Syros: The real Greek island!
One of the pleasures of our piece of paradise on Paros is the opportunity to visit other areas of Greece. For our wedding anniversary and my birthday (April 3 & 4) this year Michael and I decided to visit one of the Cyclades islands near us, Syros. Known as the Real Greek island, it can be seen from Paros on a clear day so the ferry trip is not very long.
When we boarded I was surprised and slightly dismayed that the ferry taking us there was the Panagia Tinou (Virgin Mary of Tinos). Two years ago we took her to Folengandros and decided on that trip that surely she would be retired soon! Michael’s only comment was “Well, at least they painted her”. Inside was stuffy; outside smelled strongly of diesel fumes. However, we did not “rock and roll” because Lady Luck was with us, or more precisely, behind us. The strangest thing happened in that the high gusty winds that rocked the boat in the harbor came directly astern once outside the port, making the trip quite easy. Sometimes crossings can be terrible, with the ferries rolling from side to side, and people getting sick. I found a corner seat outside that was free from fumes, and watched Paros fade into the past and Syros appear in my future!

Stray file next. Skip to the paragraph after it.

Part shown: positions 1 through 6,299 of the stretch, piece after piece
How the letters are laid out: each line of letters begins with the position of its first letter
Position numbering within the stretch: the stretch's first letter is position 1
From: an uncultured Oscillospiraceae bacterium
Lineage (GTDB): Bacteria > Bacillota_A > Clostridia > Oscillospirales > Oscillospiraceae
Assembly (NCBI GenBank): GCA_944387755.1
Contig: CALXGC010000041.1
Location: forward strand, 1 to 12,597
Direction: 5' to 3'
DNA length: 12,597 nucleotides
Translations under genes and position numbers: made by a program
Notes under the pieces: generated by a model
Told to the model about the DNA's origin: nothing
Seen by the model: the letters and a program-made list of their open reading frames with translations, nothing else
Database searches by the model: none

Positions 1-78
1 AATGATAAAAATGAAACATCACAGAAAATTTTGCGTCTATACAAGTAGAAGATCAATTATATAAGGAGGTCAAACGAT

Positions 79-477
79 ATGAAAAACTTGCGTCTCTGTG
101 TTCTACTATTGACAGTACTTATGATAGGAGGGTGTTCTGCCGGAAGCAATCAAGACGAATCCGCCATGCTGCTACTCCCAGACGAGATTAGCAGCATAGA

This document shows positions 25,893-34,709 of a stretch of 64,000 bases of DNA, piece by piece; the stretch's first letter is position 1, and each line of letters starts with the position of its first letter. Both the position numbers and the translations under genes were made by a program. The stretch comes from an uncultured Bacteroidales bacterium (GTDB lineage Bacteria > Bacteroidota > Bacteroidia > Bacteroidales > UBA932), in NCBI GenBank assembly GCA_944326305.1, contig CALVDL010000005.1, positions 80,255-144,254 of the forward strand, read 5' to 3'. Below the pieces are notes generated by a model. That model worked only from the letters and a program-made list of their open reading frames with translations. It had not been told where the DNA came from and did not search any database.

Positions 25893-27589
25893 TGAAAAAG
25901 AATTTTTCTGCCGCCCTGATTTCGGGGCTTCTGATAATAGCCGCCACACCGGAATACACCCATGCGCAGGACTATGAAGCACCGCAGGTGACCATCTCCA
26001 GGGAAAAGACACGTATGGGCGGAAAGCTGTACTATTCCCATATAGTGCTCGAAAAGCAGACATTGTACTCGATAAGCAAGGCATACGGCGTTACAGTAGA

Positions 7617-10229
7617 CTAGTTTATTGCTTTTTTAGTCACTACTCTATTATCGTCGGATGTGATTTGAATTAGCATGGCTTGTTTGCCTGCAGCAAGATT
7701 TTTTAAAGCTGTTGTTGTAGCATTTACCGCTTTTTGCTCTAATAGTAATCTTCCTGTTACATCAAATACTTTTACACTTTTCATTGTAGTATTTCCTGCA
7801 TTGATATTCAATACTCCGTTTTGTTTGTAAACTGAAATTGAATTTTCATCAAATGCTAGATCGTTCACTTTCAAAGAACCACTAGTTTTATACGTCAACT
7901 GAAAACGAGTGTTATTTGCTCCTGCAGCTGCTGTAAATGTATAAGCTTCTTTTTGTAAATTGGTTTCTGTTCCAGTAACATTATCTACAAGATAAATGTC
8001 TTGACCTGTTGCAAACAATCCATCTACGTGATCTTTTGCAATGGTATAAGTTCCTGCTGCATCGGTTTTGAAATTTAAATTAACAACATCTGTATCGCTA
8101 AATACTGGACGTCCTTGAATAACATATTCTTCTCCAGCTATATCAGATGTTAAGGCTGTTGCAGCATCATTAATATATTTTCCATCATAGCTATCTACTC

Syros has relatively little tourism since it has few beaches. Most people who travel here are either coming for permits or some other legal action as it is the regional seat of government for the Cyclades. Also medical patients are sent to the hospital here when their own island clinic cannot accommodate their needs. The port has large ship repair dry docks and yards for building and repairing large seagoing vessels. When traveling to Athens I have often been in this port and gone on deck to see the city, but up to now never set foot on land. When any ferry stops here, men in white jackets, trousers and hats carrying large baskets scamper on board. They are allowed just a few minutes to sell the local speciality called Loukoumia (nougats with various flavors such as mastic, almond or chocolate). It is chaotic when they run through shouting their wares and prices, flinging nougats into outreached hands and taking money. The first time I saw this I was overwhelmed by the activity and did not participate. The second time I gave it a try and managed to order 5 nougats in my limited Greek, but did not understand the price! My transaction did not go smoothly at all; I felt very embarrassed. Amidst this turmoil people and cars are unloading and loading the ferry in a mad dash! A real Greek scene!